People who know me know that I’m not a particularly surprising character. They’re not surprised at the copious amount of caffeine I drink. They’re not surprised at the amount I love The Coen Brothers. They’re not even surprised that I own a small statue of a wild boar dressed in a business suit and smoking a pipe – genuinely the finest thing I do own. However, there are two things that do surprise people: that I like football (and I do, a lot), and that I’ve never been to a music festival.
The amount I listen to, or go on about, or play music, people naturally assume that I’ve spent summers tumbling through muddy fields in an alcohol-filled stupor, discovering hidden gems of songs that before hadn’t even crossed my path and thinking it’s entirely appropriate to start the day with a can of Strongbow in a tent.
Well, this year things are about to change. I’m losing my festival virginity, and in doing so am endeavouring to see some new people, some old favourites and some people to whom I haven’t really given a fair crack of the whip. Being a lover of folk music and all things that emanate therefrom, these are the five lineups that are getting me excited this year.
Last year was meant to be the year I lost my festival virginity. I was meant to go to Latitude, and I was meant to interview Paul Weller (I did interview him but I was meant to do it in person) and I was meant to see Bon Iver, Edward Sharpe & The Magnetic Zeroes and Alabama Shakes. Alas, the coffee shop where I worked had other ideas. Twats. Thankfully this year’s lineup is pretty great too. I’m stupid excited about The Tallest Man On Earth, probably my favourite “bloke with guitar” troubadour going these days – smart lyrics combined with interesting guitar playing and hook-laden melodies. Him followed by James Blake on The Obelisk Stage is superb programming.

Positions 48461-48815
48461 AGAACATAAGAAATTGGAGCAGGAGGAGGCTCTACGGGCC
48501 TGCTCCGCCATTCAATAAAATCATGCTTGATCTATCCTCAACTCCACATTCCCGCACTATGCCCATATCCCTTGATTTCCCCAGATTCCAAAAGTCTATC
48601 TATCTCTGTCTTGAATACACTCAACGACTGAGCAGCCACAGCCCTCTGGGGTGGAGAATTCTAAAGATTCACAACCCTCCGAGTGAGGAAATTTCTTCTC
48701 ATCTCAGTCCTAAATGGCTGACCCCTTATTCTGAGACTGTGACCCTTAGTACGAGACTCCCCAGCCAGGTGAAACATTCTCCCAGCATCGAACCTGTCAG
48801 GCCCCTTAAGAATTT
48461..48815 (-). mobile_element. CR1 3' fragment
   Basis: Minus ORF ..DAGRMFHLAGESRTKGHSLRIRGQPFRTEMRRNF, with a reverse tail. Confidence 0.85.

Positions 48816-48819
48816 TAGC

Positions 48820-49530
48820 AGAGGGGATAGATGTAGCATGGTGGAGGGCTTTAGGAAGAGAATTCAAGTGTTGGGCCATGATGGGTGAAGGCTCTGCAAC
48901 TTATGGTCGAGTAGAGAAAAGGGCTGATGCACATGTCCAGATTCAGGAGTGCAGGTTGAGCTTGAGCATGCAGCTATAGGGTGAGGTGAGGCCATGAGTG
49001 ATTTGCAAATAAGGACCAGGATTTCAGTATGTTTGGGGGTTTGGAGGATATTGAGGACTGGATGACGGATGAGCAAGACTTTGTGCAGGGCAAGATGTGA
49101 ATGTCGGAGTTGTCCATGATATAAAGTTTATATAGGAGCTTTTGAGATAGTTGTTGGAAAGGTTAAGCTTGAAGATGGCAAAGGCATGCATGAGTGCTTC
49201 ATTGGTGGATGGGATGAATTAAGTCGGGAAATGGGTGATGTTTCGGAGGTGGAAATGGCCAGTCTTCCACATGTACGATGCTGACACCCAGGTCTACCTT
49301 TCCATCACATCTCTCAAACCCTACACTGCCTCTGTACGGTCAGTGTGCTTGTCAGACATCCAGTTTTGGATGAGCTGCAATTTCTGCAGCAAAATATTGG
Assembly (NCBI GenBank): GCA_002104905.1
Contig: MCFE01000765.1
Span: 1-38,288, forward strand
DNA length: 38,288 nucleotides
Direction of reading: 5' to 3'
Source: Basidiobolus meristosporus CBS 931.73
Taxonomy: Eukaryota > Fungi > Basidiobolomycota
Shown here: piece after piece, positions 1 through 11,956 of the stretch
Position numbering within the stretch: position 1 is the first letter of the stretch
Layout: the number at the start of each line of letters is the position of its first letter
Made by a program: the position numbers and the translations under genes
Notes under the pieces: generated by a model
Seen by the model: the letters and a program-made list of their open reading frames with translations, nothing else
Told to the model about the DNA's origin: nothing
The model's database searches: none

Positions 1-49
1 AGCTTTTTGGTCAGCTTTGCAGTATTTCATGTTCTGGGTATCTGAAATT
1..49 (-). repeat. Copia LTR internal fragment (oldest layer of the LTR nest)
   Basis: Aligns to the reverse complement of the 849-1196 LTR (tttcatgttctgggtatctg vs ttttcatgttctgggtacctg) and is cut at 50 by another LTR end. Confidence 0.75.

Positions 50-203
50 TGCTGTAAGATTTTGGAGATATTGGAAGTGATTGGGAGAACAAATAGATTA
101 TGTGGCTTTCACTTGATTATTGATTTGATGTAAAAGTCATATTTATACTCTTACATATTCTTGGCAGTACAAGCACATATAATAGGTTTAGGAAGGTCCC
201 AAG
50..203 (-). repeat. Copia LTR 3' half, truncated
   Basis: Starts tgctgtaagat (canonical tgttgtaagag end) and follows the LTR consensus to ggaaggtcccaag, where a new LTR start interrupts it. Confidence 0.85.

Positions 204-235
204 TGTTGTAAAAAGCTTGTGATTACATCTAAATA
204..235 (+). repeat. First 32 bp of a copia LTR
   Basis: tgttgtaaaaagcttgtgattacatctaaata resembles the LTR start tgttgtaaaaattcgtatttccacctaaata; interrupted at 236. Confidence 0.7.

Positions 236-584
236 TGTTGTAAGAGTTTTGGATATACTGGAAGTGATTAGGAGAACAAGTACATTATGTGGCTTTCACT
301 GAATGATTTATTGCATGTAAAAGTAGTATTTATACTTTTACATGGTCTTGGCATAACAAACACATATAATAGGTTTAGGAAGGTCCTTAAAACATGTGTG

The BBC 6 stage on the Friday night has the bearded folky in me salivating too: Willy Mason, Beth Orton, Richard Thompson’s Electric Trio, Calexico, Villagers, with Modest Mouse headlining. Yeah, I’m game. Mark Lanegan and the highly rated Daughter will make sure the BBC 6 stage resonates a kind of melancholic glow on the Saturday night, Stornoway will make for a nice wake up on the Friday, though not as explosive and electrifying a wake up as Charles Bradley will on Saturday, opening up the main stage with his shit-hot Extraordinaires.
This intimate little festival has been growing in fame over the past few years, hooking some great headliners along the way who have gone on to bigger things – Ben Howard being the first name that springs to mind - and this year’s two headliners seem to be headed in the same direction. Benjamin Francis Leftwich, who’s also at Latitude, and Matt Corby, whose song Brother is a absolute treat, are the marquee acts. Also, and I’m well aware that I might be the only one excited about this, but Nizlopi are reforming for the festival! (fuck you their first album is brilliant and so is the JCB song).
Also, it’s pretty cheap! That is to say, if there were any tickets left, it would be cheap - £60 for the whole weekend, camping including, is tremendous value I think, considering the beautiful location and the numerous quality acts. You’re bound to see someone you’ve not heard before, and probably drink great ale and have a generally great time. If you missed out on this one this year, keep an eye out next year, and go before it becomes the next...